Note: I just got my 1st COVID vaccine, a Moderna, yesterday. I won’t lie — it’s knocked the stuffing out of me so I’ll keep this post brief. Make no mistake, as uncomfortable as I feel (achy, chills, fever, headache, poor sleep, which means my body is building protection, doing what it’s supposed to do), I most certainly will get my 2nd shot and totally recommend everyone get immunized.
Persians like my dear husband celebrate the Iranian New Year on the first day of spring. The celebration is two solid weeks of partying and time off from work, much like our winter holidays. Same as the European New Year, Nowrooz is a secular holiday. However some regard it also as a holy time.
No-rooz mobarak: Happy New Year
Eid-eh shoma mobarak: Happy New Year to you (formal)
No-rooz pirooz: Wishing you a prosperous New Year
Sad saal be in saal-ha: Wishing you 100 more Happy New Years
Here we stand before the “sofre” that Khashayar puts together annually. Items represent a plethora of auspicious things that start with the letter “s” (in Farsi, of course). Here and here when I posted earlier about it, you can find out more. What a delight to see that my local Ralph’s grocery store put out a sofre with detailed explanations.
And what would a holiday be without a cute little dog licking her lips at the sight of those tasty patries?
Have you been immunized against COVID-19 yet? If so, which brand did you get, and how were your first days, and later?…
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Staying home makes me hungry! How about you? And when I get hungry, my first thoughts are of sweets! Cute ones are all the more enticing…
South African author Robbie Cheadle hosts a blog, has an author page on Goodreads, and Tweets from Johannesburg. For all ages, she writes books and contributes to anthologies. There are her “Sir Chocolate” children’s books (co-authored with her son, Michael Cheadle), and her middle-grade “Silly Willy” series. And there is her preteen/young adult fictionalized bio about her mom’s World War II childhood in England, along with a book of poetry co-authored with Kim Blades. As Roberta Eaton Cheadle, she’s venturing into supernatural and horror stories for adults and young adults, the first titled, “Through the Nethergate.”
“How to make fondant (sugar dough/paste) peonies” by Robbie Cheadle
My husband’s birthday is approaching, and I wanted to make something special to mark the day, especially as we are likely to still be in some form of COVID-19 lockdown. I decided to make peonies in a dark pink and dust the outer petals with edible gold.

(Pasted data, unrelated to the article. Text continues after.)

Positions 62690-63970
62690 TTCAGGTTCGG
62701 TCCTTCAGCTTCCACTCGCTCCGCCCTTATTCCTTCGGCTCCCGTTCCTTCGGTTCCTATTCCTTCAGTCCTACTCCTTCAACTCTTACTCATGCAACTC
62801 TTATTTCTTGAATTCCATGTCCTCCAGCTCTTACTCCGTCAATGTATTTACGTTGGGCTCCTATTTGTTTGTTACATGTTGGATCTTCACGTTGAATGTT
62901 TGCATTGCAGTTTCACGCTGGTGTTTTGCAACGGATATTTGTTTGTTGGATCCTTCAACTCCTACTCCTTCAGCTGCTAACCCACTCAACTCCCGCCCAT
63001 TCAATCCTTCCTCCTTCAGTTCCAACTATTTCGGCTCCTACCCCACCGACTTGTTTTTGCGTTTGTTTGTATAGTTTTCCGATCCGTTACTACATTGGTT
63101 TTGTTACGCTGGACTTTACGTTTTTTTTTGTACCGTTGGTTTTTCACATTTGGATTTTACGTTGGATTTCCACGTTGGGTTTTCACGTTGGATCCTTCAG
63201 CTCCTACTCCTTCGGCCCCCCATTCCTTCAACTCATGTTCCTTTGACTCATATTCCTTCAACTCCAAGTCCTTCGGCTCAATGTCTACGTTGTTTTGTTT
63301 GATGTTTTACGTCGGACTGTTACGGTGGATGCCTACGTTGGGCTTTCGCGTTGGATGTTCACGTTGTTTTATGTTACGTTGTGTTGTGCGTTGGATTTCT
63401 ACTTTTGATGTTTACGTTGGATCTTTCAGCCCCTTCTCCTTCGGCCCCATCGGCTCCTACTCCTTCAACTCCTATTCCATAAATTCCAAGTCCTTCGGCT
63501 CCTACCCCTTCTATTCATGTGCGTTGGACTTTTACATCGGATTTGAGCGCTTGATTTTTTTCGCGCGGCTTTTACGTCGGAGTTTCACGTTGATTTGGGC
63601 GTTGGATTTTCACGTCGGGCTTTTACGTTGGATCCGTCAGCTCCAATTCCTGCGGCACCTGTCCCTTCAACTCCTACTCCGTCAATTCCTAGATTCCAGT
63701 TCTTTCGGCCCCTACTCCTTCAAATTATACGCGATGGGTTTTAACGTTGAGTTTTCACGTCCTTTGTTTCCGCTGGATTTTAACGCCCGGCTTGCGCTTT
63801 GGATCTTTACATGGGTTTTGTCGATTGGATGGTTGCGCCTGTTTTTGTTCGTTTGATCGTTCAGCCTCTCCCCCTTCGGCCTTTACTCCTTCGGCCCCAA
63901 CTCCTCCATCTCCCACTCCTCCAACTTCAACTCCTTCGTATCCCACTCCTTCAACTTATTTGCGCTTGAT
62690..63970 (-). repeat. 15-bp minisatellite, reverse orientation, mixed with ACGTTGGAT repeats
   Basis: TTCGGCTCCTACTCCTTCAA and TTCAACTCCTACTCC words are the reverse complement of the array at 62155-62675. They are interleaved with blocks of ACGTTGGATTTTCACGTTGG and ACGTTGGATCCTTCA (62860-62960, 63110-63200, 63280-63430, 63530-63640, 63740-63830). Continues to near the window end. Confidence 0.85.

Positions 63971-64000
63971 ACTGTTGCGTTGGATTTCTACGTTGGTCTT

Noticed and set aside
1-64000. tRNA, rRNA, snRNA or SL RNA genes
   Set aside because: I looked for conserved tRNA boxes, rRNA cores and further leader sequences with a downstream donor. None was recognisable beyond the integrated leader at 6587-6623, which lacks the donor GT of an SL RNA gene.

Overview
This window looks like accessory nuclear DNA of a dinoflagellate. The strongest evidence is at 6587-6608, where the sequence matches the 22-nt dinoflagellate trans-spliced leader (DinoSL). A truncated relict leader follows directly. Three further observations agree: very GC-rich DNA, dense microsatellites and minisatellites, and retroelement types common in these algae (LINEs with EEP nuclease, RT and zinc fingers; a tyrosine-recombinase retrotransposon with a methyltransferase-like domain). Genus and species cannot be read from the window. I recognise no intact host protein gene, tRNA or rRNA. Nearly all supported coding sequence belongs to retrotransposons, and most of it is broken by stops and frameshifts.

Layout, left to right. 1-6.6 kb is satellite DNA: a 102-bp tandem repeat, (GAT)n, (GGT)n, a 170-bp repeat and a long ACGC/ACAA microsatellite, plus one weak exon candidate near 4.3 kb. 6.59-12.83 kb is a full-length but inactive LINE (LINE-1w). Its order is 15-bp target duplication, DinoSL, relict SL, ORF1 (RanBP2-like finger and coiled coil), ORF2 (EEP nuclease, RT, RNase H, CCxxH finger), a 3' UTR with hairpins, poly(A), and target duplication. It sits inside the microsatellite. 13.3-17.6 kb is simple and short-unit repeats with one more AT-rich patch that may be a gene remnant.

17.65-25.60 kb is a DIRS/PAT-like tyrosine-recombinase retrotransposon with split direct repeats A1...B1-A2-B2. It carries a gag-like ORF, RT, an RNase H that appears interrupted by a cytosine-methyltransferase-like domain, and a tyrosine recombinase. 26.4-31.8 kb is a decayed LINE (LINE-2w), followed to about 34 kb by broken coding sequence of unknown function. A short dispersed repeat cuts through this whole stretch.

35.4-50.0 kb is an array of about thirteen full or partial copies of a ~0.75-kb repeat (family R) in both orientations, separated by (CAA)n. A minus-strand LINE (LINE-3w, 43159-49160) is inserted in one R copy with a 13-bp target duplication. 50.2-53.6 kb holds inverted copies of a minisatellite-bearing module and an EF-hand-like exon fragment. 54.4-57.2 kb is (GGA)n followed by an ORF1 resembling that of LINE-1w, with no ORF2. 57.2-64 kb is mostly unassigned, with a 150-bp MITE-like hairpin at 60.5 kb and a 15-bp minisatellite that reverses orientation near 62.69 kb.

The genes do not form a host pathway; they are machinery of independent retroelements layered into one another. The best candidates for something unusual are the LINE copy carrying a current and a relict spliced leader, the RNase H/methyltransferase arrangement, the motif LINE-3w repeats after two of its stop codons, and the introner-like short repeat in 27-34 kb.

Making the peonies was quite a challenge, as I wanted to get the shape right. Peony petals curl inwards, which means that each layer must be allowed to dry completely inside a correctly sized bowl-shaped container. I made these containers out of tin foil, which I pleated and folded to fit the four different stages of the petals.
You will need…
Fondant coloured dark pink
A large fondant rose cutter
A large and a small ball tool
Edible sugar glue
Peony petal cutters in three sizes (standard pack)
Edible dark pink food colouring powder
Edible gold dust
Two medium-sized paintbrushes
A flower veining tool or toothpick
Mix a quantity of dark pink fondant and place it in a lock zip plastic bag. Take a small amount and roll it out as thinly as possible. Use a thin layer of cornflour on the surface of the fondant when you roll it out to prevent it from sticking. Cut out two rose shapes using your large rose cutter.
Use a ball took or toothpick to frill and flute the edges of the two rose shapes and use the flower veining tool or toothpick to texture the petals. Place in a small silver foil container pleated to round the petals. Allow to dry to the texture of leather.
Roll a bud from fondant with a fatter base and narrower tip. Use a bit of sugar glue to attach it to one of the rose shapes. Paint a small blob of sugar glue on the bottom part of each petal on both sides and wrap the petals around the bud. Use a toothpick to separate the petals and create a rosebud shape. Use sugar glue to attach the enlarged bud to the other rose shape.
Wrap the other shape around the enlarged bud. Leave to dry overnight.
Roll out more dark pink fondant and cut out six peony petals using your smallest peony petal cutter. Frill and flute the edges using a small ball tool or a toothpick. Use the toothpick for flower veining tool to texture the petals.
Place them upside down in a sliver foil container and allow them to dry to the texture of leather.
Dab sugar glue along the bottom half of both edges of the petals and place them around the bud, pressing them firmly into place with your fingers. When all six petals have been placed around the bud, place the flower into a piece of silver foil shaped into a cup. Leave overnight to dry. Your flower will look like this…
The following day cut out six middle-sized peony petals and repeat the steps above. Place in a slightly larger silver foil cup and leave to dry overnight.